The objective of this systematic review is to elucidate the association between levels of BDNF and suicidal behaviour (including completed suicide, attempted suicide, and suicidal ideation) in an adult population through a methodological summary of the literature.
The study goals are the following:
To investigate the relationship between levels of BDNF and suicidal behaviour by summarizing primary studies that have examined this relationship.
To combine the results of primary studies in a statistical manner using meta-analysis, when appropriate.
To critically evaluate the existing literature and identify which areas require additional research.
Inclusion and exclusion criteria
This systematic review will include published observational studies (case–control and cohort studies) of central and peripheral levels of BDNF (including postmortem brain tissue, cerebrospinal fluid, plasma, serum, whole blood, and urine) and suicidal behaviours (including completed suicide, attempted suicide, and suicidal ideation) in a population aged 18 and older. Included studies will have investigated the association between levels of BDNF and suicidal behaviour by comparing BDNF levels between groups with and without suicidal behaviour. This review will include clinical samples as well as community-based samples. No demographic limitations will be applied apart from age, and no special populations will be excluded (e.g. incarcerated individuals, pregnant women, etc.).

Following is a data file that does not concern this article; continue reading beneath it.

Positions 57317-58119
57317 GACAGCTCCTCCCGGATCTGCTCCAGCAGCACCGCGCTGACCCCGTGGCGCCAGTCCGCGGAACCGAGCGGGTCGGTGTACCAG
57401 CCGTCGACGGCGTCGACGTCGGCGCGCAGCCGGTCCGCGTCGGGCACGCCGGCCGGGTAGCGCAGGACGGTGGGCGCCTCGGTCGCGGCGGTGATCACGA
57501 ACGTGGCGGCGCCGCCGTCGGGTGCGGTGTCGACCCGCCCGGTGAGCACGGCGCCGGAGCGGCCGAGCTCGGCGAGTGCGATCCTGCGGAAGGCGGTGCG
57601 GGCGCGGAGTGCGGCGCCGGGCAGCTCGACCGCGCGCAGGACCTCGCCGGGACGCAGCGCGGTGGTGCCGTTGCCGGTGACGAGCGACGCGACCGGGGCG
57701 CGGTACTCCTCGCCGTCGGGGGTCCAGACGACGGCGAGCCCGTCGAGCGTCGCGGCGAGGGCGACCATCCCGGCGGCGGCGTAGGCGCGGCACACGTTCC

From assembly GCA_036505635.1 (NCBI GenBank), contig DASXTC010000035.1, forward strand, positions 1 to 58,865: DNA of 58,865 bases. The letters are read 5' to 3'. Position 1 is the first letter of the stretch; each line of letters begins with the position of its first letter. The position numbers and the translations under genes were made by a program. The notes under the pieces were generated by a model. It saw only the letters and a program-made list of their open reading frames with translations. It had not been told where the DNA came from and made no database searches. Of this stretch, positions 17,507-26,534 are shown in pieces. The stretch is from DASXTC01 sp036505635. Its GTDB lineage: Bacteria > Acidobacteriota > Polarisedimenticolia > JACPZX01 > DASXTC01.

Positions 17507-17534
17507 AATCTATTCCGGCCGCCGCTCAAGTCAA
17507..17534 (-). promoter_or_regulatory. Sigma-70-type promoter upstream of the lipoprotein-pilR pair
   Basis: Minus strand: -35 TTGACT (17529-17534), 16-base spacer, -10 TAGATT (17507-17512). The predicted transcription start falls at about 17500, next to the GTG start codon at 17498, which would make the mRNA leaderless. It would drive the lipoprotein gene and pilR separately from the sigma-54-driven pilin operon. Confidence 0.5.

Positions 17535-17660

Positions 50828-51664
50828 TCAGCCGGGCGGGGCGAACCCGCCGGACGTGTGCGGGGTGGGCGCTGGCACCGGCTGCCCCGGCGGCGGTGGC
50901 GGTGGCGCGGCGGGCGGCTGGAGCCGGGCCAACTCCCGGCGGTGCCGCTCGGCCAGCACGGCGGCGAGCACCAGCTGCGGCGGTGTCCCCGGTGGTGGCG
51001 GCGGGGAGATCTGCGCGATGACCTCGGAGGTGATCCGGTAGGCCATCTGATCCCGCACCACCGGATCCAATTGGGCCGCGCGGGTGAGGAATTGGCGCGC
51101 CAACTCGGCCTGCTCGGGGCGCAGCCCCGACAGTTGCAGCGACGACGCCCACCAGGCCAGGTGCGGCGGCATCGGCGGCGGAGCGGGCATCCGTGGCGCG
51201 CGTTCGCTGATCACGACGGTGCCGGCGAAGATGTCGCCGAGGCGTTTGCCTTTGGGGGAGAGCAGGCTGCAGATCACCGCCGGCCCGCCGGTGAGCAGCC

All relevant studies will be identified with no language or time restrictions. The databases to be searched from inception are as follows: PubMed/MEDLINE, PsycINFO, Excerpta Medica Database (EMBASE), and Cumulative Index to Nursing and Allied Health Literature (CINAHL). The search strategy (presented in Table 1) will use relevant keywords and their associated medical subject headings (MeSH). A number of different search terms related to suicidal behaviour that are common in the literature will be used in order to encompass this broad topic, including “suicide”, “attempted suicide”, “self-injurious behaviour”, “self harm*”, “automutilation”, “self inflict*”, and “suicidal ideation.” These terms will be combined with the term “brain-derived neurotrophic factor” or “BDNF”. The search will include titles, abstracts, and keyword fields. The reference lists from the included articles will be scanned manually to identify additional studies. The grey literature will be searched using the ProQuest Dissertations and Theses Database. Reviews, abstracts, and commentaries will be excluded. No language restrictions will be applied. An experienced health sciences librarian (LB) was consulted and assisted in the search strategy. A search alert will be set up to ensure the retrieval of relevant studies published after the initial search.